From Robert Stone's Damascus Gate:
"God… that Great F—ing Thing, the Lord of Sacrifices, the setter of riddles."
(See the Web site "Stone, not Wood.")
Christianity may be a religion of lies, but it sometimes has a certain charm. If in fact there is a heaven, part of it must strongly resemble Paris in the 1890's, as suggested by the picture below.
From today's New York Times:
"The Very Rev. Sturgis Lee Riddle, dean emeritus of the American Episcopal Cathedral in Paris, died on Tuesday at his home on the Upper East Side of Manhattan. He was 94.
His death was reported on the cathedral's Web site."
From the cathedral's Web site,
a Christmas card:
Après l'Office à l'Église de la Sainte-Trinité, Noël 1890
(After the Service at Holy Trinity Church,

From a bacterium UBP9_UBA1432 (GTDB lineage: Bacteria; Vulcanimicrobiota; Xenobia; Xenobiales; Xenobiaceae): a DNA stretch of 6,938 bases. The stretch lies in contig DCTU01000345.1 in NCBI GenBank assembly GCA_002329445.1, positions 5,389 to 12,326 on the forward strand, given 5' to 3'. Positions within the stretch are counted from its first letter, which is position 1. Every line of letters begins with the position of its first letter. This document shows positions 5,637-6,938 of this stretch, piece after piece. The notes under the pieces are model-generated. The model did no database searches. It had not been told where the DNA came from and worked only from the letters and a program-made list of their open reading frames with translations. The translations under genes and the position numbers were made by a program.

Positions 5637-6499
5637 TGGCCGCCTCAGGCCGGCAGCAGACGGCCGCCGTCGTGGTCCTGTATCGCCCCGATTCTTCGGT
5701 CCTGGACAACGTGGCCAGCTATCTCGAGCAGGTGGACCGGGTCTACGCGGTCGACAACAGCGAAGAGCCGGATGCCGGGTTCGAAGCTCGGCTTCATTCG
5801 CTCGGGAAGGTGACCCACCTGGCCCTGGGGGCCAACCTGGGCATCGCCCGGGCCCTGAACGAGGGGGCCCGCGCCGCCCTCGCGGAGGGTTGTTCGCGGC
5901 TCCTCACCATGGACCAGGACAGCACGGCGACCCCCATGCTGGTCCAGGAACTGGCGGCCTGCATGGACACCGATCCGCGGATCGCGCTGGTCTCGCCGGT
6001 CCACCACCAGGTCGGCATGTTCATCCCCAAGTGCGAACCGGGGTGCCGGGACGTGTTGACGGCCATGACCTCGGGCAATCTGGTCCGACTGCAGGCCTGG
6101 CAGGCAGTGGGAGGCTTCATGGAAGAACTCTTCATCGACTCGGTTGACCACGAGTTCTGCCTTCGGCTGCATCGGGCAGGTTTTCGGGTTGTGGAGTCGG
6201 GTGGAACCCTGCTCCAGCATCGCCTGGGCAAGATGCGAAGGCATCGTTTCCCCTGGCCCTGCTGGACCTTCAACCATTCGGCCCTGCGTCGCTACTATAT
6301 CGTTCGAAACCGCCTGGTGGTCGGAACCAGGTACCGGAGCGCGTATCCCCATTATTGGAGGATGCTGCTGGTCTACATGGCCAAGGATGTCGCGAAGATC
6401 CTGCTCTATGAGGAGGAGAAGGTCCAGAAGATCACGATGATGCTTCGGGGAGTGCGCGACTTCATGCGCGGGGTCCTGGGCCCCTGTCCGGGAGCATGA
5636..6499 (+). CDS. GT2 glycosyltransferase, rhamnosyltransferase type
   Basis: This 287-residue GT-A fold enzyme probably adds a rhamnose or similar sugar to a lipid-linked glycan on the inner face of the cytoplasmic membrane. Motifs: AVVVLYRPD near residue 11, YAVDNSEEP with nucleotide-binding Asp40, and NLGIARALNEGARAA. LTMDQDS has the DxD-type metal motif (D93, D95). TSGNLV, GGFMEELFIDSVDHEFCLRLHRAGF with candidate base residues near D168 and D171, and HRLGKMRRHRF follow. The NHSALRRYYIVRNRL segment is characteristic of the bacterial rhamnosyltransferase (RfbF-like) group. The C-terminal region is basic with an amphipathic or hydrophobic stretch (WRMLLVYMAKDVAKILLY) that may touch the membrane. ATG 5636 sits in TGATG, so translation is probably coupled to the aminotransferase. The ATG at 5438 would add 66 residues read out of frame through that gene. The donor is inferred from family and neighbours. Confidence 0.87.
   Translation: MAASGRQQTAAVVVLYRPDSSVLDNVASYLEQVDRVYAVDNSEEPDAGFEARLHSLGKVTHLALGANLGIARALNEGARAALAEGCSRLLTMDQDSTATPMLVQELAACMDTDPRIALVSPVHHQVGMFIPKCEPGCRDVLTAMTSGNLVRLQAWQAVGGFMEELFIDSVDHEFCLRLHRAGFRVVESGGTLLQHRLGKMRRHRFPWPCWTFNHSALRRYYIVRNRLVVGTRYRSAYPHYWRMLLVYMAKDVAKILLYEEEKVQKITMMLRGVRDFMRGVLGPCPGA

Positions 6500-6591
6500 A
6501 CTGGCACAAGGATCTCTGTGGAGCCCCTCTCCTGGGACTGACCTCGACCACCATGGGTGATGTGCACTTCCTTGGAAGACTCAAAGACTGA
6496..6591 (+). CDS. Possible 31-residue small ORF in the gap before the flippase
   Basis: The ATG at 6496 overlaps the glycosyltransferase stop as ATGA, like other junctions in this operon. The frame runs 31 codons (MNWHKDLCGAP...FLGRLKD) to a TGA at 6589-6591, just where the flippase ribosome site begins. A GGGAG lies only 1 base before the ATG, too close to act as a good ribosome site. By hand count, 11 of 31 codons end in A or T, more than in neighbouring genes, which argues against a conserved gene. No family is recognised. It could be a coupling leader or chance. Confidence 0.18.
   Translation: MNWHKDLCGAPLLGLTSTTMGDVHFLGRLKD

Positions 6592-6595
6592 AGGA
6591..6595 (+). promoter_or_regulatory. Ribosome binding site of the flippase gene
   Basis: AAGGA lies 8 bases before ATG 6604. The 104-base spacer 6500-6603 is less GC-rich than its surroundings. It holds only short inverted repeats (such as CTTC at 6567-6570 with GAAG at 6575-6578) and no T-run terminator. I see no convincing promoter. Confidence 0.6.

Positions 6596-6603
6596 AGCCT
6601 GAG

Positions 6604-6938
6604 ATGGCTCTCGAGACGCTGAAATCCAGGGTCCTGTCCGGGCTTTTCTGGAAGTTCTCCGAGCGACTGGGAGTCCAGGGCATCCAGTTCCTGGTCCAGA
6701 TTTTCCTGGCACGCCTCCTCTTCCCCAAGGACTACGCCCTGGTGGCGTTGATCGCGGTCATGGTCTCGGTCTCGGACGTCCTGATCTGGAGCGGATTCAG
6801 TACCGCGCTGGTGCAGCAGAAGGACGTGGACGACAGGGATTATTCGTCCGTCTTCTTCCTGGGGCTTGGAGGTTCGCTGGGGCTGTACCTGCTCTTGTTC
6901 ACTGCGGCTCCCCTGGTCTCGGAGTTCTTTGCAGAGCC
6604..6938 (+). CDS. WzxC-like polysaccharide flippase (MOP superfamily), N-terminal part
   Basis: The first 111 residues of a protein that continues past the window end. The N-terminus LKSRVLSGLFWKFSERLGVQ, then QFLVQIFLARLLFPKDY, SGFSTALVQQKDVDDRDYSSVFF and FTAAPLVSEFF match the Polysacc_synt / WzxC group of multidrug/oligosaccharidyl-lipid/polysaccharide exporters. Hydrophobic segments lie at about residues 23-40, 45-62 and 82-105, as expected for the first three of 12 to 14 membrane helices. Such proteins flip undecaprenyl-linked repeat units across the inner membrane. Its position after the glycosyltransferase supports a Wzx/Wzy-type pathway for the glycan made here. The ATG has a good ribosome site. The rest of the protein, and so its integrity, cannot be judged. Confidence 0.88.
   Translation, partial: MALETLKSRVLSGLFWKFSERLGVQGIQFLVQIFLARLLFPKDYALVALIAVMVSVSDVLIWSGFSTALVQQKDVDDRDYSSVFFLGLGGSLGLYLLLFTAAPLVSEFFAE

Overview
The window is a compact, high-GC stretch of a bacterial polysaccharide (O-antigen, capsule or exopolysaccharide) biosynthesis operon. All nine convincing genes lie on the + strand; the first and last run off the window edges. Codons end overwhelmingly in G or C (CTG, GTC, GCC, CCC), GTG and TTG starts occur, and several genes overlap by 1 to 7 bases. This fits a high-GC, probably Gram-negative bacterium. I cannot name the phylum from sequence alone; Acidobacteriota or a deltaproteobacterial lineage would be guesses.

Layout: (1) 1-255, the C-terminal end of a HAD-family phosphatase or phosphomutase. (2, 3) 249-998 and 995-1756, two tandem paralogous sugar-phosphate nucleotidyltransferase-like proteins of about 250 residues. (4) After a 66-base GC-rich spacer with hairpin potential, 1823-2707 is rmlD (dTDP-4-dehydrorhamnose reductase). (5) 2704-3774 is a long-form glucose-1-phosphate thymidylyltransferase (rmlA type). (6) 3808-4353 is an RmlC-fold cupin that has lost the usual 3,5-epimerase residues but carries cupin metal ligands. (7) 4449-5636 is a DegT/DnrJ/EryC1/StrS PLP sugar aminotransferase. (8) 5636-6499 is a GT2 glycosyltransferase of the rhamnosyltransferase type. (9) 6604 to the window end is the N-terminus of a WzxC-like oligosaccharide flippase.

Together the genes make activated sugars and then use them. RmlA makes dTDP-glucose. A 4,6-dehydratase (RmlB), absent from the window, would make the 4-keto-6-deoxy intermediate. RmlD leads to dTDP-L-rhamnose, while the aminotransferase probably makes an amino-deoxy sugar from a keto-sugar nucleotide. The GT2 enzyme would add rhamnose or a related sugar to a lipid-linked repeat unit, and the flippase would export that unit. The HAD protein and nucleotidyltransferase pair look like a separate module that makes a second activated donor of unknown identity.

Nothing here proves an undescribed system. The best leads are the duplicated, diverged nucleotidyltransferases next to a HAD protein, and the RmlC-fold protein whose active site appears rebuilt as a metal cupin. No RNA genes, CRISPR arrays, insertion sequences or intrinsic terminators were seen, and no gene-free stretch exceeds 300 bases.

Christmas 1890) Jean Béraud
"Madame, all stories, if continued far enough, end in death, and he is no true-story teller who would keep that from you."
— Ernest Hemingway,
Death in the Afternoon, Ch. 11
"There is never any ending to Paris…."
— Ernest Hemingway, A Moveable Feast
See, too, my Paris-related entry for December 9, the date of Riddle's death, and recall that in Wild Palms, "the much sought-after Go chip [is] the missing link in the Senator's bid to be immortal, 'like Jesus.' "
Scene from Wild Palms